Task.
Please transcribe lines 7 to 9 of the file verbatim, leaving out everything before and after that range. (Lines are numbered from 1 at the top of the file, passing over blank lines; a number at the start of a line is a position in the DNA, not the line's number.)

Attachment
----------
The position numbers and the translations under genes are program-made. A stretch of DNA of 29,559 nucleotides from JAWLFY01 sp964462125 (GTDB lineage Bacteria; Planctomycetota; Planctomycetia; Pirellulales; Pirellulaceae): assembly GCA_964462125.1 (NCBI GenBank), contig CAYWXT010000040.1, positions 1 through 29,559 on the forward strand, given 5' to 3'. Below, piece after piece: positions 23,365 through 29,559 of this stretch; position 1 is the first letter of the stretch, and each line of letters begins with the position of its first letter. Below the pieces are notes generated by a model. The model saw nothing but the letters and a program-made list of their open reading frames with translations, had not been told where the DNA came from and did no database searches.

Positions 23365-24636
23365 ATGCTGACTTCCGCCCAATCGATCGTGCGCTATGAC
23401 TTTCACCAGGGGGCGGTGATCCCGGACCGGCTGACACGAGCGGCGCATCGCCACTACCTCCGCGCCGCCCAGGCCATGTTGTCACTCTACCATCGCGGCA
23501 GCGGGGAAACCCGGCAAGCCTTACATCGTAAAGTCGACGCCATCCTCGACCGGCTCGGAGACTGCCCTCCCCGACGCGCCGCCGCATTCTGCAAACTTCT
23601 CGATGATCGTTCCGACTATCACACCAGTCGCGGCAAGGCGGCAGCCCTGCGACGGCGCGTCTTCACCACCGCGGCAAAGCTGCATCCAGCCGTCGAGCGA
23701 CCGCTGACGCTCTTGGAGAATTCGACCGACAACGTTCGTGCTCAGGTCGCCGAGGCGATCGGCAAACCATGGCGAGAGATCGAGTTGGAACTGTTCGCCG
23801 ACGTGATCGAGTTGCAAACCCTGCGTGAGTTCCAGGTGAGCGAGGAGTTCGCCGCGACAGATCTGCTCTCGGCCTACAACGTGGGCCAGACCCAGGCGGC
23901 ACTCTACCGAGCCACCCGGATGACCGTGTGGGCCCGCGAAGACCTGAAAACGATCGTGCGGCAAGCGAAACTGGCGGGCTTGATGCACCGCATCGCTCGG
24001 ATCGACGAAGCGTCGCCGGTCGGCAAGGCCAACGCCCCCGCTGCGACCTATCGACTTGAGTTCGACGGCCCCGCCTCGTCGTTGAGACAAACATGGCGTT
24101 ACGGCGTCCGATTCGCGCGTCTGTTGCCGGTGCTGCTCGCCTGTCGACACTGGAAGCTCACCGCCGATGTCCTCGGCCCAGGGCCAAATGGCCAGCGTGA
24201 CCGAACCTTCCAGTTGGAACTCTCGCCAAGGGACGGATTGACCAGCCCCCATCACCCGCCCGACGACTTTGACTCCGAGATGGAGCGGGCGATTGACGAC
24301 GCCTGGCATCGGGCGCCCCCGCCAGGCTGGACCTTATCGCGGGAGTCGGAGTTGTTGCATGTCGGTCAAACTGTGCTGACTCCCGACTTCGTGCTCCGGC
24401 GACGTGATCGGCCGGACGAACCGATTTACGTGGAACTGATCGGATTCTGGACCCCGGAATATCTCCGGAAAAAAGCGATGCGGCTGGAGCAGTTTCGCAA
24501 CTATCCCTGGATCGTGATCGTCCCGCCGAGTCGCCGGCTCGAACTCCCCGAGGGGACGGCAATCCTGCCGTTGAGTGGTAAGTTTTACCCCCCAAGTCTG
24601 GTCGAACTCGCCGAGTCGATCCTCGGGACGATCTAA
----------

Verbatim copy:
23701 CCGCTGACGCTCTTGGAGAATTCGACCGACAACGTTCGTGCTCAGGTCGCCGAGGCGATCGGCAAACCATGGCGAGAGATCGAGTTGGAACTGTTCGCCG
23801 ACGTGATCGAGTTGCAAACCCTGCGTGAGTTCCAGGTGAGCGAGGAGTTCGCCGCGACAGATCTGCTCTCGGCCTACAACGTGGGCCAGACCCAGGCGGC
23901 ACTCTACCGAGCCACCCGGATGACCGTGTGGGCCCGCGAAGACCTGAAAACGATCGTGCGGCAAGCGAAACTGGCGGGCTTGATGCACCGCATCGCTCGG